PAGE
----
Study Guide

The Jungle Book Shere Khan's Hide

By Rudyard Kipling

Shere Khan's Hide

Fashion Statement

Mowgli doesn't like to wear clothes, which makes sense since he's raised in the jungle by naked animals. Can you blame him? When Mowgli has to live with the Men, they force him to wear a cloth, "which annoyed him horribly" (5.24)—it just isn't his style, and he's accustomed to running naked through his days. Yet after squishing and skinning Shere Khan, Mowgli wears the tiger's skin with pride. What's the difference?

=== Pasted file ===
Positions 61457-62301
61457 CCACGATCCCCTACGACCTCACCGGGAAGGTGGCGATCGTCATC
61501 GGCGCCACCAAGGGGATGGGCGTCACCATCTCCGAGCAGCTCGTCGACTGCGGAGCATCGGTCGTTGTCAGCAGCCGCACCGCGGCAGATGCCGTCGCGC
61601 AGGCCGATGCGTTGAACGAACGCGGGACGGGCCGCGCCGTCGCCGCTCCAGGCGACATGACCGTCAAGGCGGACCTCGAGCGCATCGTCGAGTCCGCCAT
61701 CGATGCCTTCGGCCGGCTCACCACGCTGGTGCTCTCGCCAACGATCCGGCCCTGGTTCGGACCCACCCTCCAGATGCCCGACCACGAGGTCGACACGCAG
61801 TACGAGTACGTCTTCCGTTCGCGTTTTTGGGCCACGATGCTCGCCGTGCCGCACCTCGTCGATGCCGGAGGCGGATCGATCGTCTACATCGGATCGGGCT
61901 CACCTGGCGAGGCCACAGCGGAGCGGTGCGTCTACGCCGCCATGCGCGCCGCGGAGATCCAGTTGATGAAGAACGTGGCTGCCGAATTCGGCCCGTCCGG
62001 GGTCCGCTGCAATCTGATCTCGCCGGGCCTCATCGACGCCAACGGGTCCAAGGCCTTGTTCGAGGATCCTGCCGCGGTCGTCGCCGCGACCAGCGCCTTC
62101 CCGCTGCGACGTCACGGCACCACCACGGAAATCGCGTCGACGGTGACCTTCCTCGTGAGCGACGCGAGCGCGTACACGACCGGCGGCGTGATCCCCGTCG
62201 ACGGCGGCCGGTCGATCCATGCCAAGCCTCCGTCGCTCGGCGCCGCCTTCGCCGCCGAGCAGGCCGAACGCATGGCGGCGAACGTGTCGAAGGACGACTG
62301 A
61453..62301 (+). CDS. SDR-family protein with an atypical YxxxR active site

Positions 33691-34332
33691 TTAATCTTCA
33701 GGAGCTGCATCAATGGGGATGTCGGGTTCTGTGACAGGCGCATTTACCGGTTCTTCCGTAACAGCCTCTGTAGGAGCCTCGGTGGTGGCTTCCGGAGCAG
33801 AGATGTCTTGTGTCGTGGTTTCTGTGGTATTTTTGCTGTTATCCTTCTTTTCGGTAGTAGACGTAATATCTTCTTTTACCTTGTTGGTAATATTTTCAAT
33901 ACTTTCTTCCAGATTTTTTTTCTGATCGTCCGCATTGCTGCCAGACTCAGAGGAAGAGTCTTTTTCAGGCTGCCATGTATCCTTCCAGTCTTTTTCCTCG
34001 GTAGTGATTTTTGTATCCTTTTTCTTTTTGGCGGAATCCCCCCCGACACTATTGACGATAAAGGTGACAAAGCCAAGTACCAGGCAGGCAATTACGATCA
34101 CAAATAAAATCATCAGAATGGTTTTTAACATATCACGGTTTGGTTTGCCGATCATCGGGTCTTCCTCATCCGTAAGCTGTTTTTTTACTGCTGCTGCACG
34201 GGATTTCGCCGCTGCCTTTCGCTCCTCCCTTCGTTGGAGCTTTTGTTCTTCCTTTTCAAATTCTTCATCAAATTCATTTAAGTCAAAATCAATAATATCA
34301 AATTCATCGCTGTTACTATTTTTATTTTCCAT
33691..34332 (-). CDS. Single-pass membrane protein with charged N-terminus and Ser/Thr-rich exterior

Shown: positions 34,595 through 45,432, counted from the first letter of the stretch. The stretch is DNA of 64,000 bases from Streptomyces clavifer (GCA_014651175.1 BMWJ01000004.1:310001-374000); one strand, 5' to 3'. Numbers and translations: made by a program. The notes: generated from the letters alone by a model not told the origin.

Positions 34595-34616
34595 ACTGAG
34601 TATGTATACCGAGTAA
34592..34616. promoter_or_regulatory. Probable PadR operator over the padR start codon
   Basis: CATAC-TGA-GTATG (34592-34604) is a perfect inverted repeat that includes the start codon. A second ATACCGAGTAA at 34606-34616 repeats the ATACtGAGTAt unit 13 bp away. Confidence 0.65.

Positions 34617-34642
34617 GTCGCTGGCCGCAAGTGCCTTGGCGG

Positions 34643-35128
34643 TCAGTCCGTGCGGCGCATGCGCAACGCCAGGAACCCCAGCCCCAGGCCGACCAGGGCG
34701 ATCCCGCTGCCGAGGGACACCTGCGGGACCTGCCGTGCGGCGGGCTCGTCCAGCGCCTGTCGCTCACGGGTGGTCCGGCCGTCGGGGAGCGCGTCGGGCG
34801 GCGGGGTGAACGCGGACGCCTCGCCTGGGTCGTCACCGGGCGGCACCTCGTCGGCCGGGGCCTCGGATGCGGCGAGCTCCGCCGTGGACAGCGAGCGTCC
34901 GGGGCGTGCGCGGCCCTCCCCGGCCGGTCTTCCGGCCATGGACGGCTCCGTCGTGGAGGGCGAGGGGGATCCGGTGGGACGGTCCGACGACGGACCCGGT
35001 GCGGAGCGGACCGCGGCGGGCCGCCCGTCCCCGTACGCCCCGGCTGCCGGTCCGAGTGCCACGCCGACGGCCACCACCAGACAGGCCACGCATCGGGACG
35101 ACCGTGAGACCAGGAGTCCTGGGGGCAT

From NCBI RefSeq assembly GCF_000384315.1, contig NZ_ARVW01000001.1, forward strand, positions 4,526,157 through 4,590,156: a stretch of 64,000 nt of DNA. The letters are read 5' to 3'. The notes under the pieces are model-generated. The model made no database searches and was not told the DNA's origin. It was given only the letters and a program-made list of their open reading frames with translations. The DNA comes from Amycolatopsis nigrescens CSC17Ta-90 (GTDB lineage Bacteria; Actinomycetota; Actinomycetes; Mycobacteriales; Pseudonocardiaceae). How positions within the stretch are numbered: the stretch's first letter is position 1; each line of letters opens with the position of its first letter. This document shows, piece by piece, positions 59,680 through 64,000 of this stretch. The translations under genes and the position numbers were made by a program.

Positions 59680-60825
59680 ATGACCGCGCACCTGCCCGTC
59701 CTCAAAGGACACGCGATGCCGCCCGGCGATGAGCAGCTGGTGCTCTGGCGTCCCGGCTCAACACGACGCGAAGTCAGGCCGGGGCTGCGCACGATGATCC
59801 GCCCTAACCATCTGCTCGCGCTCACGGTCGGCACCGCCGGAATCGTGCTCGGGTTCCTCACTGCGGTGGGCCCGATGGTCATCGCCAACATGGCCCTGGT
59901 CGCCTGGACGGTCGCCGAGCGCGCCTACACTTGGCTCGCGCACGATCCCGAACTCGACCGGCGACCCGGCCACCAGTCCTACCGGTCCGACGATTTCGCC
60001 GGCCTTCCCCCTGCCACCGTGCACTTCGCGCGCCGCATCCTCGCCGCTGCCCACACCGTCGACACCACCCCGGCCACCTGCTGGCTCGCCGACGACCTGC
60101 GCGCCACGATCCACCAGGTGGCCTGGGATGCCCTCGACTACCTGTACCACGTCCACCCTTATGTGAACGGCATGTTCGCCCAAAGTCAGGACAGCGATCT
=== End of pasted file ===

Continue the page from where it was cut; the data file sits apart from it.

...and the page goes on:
Well, Mowgli is proud of defeating Shere Khan. His roots are in the jungle, not with man, so while the loincloth is restrictive, the hide of Shere Khan represents freedom from the wannabe tyrant. In killing Shere Khan, Mowgli steps into his power, fulfilling Mother Wolf's prophecy from when he was younger, and proving his capability once and for all. And the tiger's hide is proof of this, his trophy, if you will, for coming into his own and shutting the naysayers up once and for all. So yeah, he wears that hide with pride.